The opposite of that is an "implicit" (= an implied) answer where the reader can quire clearly see by what you wrote how much you agree, but you, the writer, do not actually state your own estimate of how much you agree. If you want to get the best score you can (for the Task Response sub-score), you MUST write an explicit statement of how much you agree. Almost always, this should be stated in the first paragraph, not at the end of the essay.

  • Obviously, if you think you 75% agree, then you 25% disagree. And if you only 25% agree then you 75% disagree. The question gives you a choice about how to express your degree of agreement but logically you should express it in terms of what you mostly think, agreement or disagreement. So, if you 75% agree, write in terms of how much you agree, but if you 75% disagree, express yourself in terms of how much you disagree.

  • For this particular example, you are not being asked to state how much you think it is important that languages are dying out, and you are not being asked to state how much you think it is simply 'unimportant"   You are being asked to state how much you think it is 'unimportant because life will be easier if there are fewer languages in the world.' (Those are the words in this particular question wording.) That is, how much do you agree with both parts of that two-part statement?

If you think it is unimportant but you think it is unimportant for other reasons instead of, "life being easier" then you only "partially agree" with that statement. You should write that in answer to the question, "To what extent . . ?" and explain it in your essay.

On the other hand, if you think the fact that languages are dying out is important (the opposite to what the question statement in this particular question says), then you disagree with the statement in the question wording, regardless of why "some people" think it is unimportant (life being easier).

  • Some example sentences of how to express your extent of agreement or disagreement are shown below.

  • In reality, there are three basic choices i) "I completely agree" ii( I completely disagree" and iii) "I partially agree". But "partially agree" can mean anything from agreeing 20% to agreeing 80%. So, although "I partially agree" is suitable to write, you should not leave it there. You would need to add another statements or two to better express to what extent you agree or disagree.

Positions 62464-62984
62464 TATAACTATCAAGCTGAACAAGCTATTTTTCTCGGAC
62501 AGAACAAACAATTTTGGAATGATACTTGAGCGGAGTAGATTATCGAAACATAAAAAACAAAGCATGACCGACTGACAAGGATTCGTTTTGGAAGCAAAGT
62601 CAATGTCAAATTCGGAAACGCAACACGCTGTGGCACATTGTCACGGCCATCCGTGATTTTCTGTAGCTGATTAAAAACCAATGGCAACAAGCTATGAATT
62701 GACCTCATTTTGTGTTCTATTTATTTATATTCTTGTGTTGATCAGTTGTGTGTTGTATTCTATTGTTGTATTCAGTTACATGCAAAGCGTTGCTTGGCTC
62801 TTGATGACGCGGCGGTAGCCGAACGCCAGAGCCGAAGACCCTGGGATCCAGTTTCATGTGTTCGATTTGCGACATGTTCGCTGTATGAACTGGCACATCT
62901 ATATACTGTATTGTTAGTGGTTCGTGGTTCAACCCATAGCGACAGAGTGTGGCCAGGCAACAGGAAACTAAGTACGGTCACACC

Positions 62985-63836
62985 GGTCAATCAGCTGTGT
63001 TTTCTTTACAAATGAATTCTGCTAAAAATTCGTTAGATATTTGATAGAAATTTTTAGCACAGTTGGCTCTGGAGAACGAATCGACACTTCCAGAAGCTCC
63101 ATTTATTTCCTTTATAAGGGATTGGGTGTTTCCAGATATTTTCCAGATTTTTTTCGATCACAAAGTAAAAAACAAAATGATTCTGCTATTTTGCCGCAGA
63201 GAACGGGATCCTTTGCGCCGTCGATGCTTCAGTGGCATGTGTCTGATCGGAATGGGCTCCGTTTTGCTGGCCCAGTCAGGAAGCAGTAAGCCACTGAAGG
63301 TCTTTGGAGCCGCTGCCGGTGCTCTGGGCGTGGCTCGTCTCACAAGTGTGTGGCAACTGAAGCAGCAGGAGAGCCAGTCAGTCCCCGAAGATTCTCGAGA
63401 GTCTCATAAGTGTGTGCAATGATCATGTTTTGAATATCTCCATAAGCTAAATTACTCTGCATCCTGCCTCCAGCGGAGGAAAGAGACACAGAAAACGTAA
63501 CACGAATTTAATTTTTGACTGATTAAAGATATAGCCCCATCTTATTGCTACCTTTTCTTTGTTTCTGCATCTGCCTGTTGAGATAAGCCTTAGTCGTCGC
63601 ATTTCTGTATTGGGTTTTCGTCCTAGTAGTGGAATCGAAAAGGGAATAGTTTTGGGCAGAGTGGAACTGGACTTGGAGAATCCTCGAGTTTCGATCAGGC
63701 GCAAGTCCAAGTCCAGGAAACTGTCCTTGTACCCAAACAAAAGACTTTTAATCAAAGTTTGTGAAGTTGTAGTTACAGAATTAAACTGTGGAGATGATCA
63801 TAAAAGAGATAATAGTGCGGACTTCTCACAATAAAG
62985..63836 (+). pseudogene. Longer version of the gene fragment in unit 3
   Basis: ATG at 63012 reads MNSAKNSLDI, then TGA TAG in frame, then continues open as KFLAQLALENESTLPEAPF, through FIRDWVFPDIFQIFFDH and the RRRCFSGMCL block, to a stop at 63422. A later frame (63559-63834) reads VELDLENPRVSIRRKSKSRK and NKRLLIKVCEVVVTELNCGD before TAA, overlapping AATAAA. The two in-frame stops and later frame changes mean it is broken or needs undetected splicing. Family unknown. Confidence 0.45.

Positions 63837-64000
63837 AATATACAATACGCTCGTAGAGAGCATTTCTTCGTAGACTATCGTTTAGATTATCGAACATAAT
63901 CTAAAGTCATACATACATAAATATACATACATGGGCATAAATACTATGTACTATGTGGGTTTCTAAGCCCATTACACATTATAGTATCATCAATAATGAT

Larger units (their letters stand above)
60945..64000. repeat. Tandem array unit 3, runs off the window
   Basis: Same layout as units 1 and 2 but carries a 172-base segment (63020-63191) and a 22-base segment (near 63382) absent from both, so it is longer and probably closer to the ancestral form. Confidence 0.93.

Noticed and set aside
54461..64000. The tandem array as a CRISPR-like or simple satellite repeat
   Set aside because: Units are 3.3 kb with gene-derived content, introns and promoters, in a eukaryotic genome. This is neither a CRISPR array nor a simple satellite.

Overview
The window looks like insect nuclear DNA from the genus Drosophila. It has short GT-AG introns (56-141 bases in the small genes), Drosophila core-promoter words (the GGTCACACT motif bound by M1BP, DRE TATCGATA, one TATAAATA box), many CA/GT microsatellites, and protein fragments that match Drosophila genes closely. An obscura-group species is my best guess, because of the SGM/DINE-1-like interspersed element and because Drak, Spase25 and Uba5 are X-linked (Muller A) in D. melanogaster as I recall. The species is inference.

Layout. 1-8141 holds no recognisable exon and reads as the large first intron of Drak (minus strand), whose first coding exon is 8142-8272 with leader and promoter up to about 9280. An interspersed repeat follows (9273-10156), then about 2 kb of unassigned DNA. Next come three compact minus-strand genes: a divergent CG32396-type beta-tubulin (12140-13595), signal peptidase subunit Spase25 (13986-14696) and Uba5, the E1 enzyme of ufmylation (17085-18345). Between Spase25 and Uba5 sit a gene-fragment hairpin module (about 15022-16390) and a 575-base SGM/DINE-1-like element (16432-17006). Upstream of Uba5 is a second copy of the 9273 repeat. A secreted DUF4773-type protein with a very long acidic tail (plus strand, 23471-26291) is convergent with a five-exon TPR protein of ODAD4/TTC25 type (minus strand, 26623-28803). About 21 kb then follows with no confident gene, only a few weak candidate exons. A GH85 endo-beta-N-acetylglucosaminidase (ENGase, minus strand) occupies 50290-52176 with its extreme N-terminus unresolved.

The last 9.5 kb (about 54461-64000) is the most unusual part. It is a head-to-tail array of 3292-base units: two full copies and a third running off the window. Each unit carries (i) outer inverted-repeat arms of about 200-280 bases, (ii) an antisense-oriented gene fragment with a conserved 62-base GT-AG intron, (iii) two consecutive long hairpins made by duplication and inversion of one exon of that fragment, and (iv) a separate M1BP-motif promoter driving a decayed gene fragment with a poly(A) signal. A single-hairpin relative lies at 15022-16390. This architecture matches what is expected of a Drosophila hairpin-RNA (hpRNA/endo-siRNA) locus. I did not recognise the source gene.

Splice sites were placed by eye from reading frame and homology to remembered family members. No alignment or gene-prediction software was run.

I [completely, fully, totally, strongly, definitely} agree, I [completely, fully, totally, strongly, definitely} concur, I agree completely, very much agree, agree very much, I could not agree more, I agree one hundred percent, I believe this idea is {absolutely, completely fully, totally) correct,

Note: It is incorrect English to say or write, "I very agree" or "I extremely agree."

 

   

   

 

 

     I almost fully agree, I mostly agree, I agree except for a few minor reservations,    

 

 

 

 

 

   

 

 

 

 

   

    I largely agree, although with some reservations.

 

 

 

 

   

 

 

     I only partially agree, I agree and disagree in equal parts

 

 

 

 

 

     

 

 

 

 

     I mostly disagree, I mainly disagree,  I agree very little, There are only a few aspects of this that I agree with, 

 

 

 

 

 

 

    

 

      I almost completely disagree, I hardly agree with any {aspect, part} of that opinion,

 

 

 

 

 

 

   

     

 

 

 

     I {completely, fully, totally, entirely, strongly, definitely }disagree, I could not disagree any more, I am in complete disagreement with this idea, I am in total disagreement with this idea,  I {absolutely, completely, fully, totally, entirely, strongly }reject this idea, I believe this idea is {absolutely, completely, fully, totally, entirely} {erroneous, incorrect, wrong}